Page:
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Bloomberg's new European headquarters

Nobody can accuse Michael Bloomberg of doing things by half. Touring his brand new European headquarters in the heart of the City of London (photo), I couldn’t help marvel at the scale and quality of the building, and I couldn’t but recall those heady days back in the 1980s and 1990s when the talk at Reuters was of developing the “Bloomberg killer”.

When the Norman Foster-designed Bloomberg Place opens for business in June this year it will stand triumphant in the financial capital of the world - a stone’s throw from the Bank of England, Rothschild’s and Mansion House - where the only remaining vestige of Reuters is a bust of the Baron outside the Royal Exchange. 

The eight-storey building straddles a three-acre site and has 450,000 square feet of office space. It is being fitted to house 4,500 Bloomberg employees. Contractors showing me and colleagues from the City of London Corporation Planning Committee around the site said that it would end up costing around £1 billion. Everything is state of the art - from the Derbyshire sandstone and Peruvian Bronze louvres to the Canadian timber vortex ceiling reception area. The 6th floor is double height - at one end offering spectacular panoramic views of St Paul’s and the other a vista of the iconic office skyscrapers in the City where Bloomberg competes with Thomson Reuters and others for its now dominant share of the financial services market.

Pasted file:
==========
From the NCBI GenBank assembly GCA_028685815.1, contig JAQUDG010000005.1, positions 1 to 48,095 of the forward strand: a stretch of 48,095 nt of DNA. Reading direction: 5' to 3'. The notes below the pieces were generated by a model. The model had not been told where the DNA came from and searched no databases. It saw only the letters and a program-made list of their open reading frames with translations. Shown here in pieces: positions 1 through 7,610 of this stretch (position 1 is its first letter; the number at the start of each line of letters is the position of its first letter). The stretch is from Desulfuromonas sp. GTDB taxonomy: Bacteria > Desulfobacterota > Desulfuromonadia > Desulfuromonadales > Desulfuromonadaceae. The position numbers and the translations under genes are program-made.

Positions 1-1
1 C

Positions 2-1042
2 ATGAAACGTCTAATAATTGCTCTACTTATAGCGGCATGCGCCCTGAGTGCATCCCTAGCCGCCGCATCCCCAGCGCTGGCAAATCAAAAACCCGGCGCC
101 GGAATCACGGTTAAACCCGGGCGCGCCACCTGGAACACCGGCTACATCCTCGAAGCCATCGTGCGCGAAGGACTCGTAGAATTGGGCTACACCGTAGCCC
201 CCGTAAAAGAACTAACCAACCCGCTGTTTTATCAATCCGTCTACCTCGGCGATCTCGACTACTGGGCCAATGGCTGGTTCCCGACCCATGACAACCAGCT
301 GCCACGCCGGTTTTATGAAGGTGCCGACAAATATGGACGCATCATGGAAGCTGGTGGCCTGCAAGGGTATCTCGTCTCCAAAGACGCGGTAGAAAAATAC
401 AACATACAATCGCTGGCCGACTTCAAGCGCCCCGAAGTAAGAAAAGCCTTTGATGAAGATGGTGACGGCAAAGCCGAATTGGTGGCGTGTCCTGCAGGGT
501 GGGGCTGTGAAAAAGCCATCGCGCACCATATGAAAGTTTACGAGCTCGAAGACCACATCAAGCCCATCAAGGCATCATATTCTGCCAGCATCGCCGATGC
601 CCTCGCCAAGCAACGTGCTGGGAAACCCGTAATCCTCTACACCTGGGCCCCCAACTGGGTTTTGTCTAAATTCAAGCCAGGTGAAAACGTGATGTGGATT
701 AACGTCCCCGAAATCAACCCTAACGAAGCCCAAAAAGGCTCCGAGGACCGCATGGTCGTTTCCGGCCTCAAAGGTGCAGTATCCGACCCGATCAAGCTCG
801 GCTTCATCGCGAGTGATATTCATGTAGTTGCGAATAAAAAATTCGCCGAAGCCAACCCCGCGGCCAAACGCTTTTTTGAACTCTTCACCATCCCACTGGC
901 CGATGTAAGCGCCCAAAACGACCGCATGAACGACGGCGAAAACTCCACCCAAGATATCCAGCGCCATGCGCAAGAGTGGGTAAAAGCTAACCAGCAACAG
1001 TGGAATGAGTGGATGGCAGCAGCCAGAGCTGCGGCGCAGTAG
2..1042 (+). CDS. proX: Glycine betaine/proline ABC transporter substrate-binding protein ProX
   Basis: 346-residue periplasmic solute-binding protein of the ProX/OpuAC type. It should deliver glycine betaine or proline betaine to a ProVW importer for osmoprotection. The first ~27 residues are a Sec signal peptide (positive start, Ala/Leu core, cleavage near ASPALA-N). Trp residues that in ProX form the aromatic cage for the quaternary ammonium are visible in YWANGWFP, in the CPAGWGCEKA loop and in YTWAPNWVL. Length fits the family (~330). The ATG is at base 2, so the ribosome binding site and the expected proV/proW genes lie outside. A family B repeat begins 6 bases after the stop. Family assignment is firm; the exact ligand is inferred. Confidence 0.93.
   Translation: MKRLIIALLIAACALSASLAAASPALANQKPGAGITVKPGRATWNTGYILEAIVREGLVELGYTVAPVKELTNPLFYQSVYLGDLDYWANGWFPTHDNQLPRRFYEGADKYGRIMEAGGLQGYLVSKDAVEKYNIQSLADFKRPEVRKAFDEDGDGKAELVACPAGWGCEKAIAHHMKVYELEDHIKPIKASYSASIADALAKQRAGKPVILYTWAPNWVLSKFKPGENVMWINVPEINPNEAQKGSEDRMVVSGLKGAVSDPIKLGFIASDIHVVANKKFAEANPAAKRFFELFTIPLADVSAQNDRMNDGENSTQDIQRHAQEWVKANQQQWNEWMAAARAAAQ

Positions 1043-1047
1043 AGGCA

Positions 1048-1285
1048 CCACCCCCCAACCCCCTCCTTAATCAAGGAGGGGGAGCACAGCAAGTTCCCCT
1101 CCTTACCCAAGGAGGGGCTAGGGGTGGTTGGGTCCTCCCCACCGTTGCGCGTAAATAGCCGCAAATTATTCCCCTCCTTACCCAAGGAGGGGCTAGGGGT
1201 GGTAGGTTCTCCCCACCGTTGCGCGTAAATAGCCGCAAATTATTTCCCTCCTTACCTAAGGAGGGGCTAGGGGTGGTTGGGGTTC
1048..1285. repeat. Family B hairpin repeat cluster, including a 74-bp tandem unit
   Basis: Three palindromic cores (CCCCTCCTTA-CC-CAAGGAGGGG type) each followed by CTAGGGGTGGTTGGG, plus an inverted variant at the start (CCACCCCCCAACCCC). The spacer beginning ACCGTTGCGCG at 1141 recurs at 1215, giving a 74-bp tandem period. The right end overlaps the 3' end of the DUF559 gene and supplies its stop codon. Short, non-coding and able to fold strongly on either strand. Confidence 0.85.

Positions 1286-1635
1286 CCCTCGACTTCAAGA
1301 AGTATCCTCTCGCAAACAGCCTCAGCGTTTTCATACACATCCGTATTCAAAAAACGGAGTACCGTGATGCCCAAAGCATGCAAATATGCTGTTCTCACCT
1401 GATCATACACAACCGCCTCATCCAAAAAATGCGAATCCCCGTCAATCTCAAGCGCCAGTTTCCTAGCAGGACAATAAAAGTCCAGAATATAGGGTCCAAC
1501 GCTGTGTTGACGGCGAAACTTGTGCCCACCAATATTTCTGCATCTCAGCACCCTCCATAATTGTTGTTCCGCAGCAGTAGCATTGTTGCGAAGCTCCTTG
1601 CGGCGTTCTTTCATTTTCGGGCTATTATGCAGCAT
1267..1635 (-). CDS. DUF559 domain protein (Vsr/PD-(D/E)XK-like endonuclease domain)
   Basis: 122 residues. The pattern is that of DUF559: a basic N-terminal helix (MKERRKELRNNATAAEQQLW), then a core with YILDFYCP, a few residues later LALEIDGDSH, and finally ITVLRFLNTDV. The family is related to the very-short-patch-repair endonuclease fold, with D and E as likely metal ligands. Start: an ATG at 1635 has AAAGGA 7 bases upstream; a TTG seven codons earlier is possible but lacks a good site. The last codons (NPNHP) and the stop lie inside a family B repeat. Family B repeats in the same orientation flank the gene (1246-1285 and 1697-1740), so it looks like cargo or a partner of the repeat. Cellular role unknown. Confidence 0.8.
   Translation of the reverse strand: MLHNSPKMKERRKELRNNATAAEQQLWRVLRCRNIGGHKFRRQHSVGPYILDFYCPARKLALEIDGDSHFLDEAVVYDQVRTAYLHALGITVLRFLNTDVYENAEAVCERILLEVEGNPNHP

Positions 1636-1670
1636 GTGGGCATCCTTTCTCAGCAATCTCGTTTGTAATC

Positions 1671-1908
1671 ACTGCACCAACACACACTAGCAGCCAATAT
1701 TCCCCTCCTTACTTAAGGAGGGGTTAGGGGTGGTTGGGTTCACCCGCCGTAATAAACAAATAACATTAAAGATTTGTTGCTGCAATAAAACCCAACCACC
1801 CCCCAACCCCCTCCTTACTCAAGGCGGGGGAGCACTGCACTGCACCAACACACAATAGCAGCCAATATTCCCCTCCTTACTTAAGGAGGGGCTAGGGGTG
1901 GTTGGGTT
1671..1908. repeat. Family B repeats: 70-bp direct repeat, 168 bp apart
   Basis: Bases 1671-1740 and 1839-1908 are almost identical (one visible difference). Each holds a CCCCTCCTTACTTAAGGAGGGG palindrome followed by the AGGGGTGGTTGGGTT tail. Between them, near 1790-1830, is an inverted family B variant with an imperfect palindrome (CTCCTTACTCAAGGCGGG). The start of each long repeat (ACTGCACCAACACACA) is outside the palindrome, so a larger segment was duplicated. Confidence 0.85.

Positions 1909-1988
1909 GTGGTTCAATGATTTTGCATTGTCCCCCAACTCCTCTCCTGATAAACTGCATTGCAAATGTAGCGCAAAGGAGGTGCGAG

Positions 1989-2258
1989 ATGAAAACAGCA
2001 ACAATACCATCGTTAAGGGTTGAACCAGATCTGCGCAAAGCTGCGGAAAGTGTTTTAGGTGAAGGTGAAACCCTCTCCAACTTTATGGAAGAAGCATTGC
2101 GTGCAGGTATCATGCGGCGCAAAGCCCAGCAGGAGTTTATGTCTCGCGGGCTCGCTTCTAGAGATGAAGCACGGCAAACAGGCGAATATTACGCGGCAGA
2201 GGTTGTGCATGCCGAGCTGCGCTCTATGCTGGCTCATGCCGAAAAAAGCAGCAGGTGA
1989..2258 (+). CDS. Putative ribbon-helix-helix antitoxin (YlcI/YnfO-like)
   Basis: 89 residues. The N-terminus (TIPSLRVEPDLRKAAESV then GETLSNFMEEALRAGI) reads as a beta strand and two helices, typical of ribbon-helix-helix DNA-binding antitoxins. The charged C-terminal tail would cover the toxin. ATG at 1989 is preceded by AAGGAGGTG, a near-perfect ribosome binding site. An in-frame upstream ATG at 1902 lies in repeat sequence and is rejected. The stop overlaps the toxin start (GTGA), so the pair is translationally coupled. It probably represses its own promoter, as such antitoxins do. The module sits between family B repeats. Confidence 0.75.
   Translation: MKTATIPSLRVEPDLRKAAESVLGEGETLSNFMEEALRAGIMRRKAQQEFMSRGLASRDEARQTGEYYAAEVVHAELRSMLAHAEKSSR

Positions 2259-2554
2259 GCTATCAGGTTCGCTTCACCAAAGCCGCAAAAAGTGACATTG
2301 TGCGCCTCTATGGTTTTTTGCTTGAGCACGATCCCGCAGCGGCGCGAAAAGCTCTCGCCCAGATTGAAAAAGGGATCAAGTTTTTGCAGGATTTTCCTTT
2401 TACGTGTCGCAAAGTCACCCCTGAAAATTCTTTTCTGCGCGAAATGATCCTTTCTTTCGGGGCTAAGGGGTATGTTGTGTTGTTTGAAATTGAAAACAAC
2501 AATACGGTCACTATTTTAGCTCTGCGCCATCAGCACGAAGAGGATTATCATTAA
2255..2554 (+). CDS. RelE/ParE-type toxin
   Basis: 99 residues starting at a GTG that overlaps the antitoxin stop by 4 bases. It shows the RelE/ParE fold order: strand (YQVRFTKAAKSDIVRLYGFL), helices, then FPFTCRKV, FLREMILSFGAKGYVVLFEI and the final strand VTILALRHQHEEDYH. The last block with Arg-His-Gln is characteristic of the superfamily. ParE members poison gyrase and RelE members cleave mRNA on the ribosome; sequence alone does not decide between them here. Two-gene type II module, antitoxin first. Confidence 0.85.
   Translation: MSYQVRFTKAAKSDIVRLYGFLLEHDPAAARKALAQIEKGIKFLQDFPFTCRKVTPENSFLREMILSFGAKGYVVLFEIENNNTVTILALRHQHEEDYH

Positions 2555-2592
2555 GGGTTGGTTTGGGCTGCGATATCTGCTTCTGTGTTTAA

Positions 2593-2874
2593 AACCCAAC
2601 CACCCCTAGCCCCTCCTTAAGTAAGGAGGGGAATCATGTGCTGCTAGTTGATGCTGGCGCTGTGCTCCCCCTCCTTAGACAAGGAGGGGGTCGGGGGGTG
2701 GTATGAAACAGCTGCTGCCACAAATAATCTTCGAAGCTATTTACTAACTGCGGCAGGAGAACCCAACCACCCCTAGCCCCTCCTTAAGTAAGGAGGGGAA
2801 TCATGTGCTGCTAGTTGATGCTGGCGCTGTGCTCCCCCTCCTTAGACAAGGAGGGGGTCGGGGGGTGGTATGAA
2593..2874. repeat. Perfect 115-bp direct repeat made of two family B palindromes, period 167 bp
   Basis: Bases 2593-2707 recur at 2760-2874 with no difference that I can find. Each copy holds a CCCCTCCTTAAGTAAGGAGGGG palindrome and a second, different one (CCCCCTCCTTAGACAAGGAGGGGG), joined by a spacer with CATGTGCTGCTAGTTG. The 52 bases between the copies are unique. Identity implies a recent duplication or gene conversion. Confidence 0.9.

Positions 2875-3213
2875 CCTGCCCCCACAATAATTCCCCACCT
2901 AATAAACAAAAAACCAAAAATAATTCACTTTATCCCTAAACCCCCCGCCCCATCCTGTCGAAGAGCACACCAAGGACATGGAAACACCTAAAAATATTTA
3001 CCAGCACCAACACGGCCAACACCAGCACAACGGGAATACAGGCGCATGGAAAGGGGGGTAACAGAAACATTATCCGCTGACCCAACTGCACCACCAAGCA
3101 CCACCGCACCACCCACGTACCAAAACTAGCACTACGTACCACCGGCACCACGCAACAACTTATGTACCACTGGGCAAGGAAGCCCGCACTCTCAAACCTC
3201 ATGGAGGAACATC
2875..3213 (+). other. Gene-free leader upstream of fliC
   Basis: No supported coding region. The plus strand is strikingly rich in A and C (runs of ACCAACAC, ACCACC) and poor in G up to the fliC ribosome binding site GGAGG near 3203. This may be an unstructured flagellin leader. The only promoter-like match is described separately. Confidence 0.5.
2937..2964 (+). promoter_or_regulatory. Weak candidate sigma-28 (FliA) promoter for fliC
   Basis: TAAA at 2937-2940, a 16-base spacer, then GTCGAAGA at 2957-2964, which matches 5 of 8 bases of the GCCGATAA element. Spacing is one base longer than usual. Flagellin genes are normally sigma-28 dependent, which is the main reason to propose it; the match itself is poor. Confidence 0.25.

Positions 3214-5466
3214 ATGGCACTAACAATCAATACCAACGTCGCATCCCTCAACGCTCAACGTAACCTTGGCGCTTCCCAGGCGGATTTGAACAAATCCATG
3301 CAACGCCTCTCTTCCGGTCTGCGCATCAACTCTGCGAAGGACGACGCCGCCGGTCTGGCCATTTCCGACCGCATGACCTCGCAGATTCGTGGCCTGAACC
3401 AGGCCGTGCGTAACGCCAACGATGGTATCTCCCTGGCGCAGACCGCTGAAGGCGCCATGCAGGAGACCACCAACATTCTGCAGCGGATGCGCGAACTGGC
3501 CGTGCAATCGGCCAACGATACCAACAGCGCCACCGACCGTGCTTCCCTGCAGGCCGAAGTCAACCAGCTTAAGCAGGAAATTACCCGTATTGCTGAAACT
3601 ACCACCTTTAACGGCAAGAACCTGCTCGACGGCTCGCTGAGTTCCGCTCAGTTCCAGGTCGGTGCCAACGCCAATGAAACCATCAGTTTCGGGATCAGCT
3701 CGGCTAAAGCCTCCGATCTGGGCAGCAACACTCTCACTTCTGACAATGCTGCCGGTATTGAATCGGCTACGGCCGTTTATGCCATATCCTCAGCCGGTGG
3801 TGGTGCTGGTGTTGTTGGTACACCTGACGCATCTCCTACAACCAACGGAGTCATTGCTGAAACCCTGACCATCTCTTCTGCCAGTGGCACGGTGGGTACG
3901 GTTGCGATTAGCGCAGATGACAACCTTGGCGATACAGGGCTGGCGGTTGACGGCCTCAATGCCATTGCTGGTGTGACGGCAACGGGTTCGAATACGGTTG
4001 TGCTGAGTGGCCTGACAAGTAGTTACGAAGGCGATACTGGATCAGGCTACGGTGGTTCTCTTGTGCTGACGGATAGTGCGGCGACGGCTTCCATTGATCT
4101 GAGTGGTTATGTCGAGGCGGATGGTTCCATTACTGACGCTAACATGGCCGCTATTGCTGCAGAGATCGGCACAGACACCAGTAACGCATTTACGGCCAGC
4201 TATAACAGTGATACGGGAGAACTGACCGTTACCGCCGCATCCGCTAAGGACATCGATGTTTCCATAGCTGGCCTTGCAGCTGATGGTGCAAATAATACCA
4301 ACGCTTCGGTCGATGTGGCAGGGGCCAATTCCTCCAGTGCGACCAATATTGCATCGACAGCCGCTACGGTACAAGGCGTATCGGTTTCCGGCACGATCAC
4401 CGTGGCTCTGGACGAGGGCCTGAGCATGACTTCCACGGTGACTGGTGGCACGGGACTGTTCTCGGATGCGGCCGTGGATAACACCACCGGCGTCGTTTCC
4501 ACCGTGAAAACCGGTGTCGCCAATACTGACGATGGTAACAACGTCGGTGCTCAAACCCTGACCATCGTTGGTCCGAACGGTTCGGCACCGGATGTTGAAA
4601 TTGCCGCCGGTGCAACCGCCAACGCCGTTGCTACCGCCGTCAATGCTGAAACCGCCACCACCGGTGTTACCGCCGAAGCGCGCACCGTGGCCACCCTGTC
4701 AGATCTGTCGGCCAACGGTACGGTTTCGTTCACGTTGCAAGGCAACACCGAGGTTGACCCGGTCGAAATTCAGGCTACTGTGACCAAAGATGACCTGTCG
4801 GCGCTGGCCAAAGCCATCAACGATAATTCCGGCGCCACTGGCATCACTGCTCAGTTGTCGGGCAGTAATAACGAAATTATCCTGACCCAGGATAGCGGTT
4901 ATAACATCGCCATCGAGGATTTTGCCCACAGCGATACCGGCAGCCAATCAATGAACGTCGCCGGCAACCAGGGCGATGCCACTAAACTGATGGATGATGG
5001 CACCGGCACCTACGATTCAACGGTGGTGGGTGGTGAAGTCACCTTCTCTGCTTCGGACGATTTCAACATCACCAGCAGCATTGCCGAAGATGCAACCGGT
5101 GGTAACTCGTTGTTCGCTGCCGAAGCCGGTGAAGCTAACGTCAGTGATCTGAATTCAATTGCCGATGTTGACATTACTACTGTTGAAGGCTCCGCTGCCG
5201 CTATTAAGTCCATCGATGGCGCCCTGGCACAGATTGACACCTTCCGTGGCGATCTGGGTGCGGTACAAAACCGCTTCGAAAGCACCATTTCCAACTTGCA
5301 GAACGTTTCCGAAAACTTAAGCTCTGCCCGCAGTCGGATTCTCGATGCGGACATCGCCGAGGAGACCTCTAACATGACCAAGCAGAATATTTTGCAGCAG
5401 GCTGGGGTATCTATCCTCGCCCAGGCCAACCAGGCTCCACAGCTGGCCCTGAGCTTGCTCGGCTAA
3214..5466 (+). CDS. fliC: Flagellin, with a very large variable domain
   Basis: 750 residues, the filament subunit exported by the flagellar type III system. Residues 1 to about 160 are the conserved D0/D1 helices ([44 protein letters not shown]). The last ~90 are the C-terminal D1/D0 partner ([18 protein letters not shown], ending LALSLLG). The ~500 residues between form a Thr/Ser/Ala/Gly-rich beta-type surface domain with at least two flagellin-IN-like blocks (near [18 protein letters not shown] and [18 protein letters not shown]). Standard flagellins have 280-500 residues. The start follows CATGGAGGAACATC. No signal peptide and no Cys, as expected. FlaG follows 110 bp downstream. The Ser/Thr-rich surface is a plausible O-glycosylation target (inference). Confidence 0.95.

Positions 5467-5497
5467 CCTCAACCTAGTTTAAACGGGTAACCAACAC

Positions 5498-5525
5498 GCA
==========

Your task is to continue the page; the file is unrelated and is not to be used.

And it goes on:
Key interior features include a media floor, a spectacular spiral stairway, a 206-seat theatre, and pods of desks - 700 to a floor - that can be adjusted for either sitting or standing. People working on the building say it is a legacy project and that the innovation and quality have made it a once in a lifetime opportunity. Michael Bloomberg has closely followed every stage of the development, engaging with the architects and contractors on regular trips to London.

The structure is in two sections, divided by a reinstated stretch of the old Roman Watling Street, which will be covered over by a high glass canopy. It will be a pedestrian thoroughfare, open to the public, with shops and restaurants. 

Visitors will also be welcomed to the re-located Roman Temple of Mithras in an exhibition area below street level, which will graphically relate the timeline of the historic site and display some of the artefacts excavated by archaeologists since construction began in 2012.

Despite my abiding loyalty to Reuters, I must confess that I am proud that I am on the committee that approved this building. ■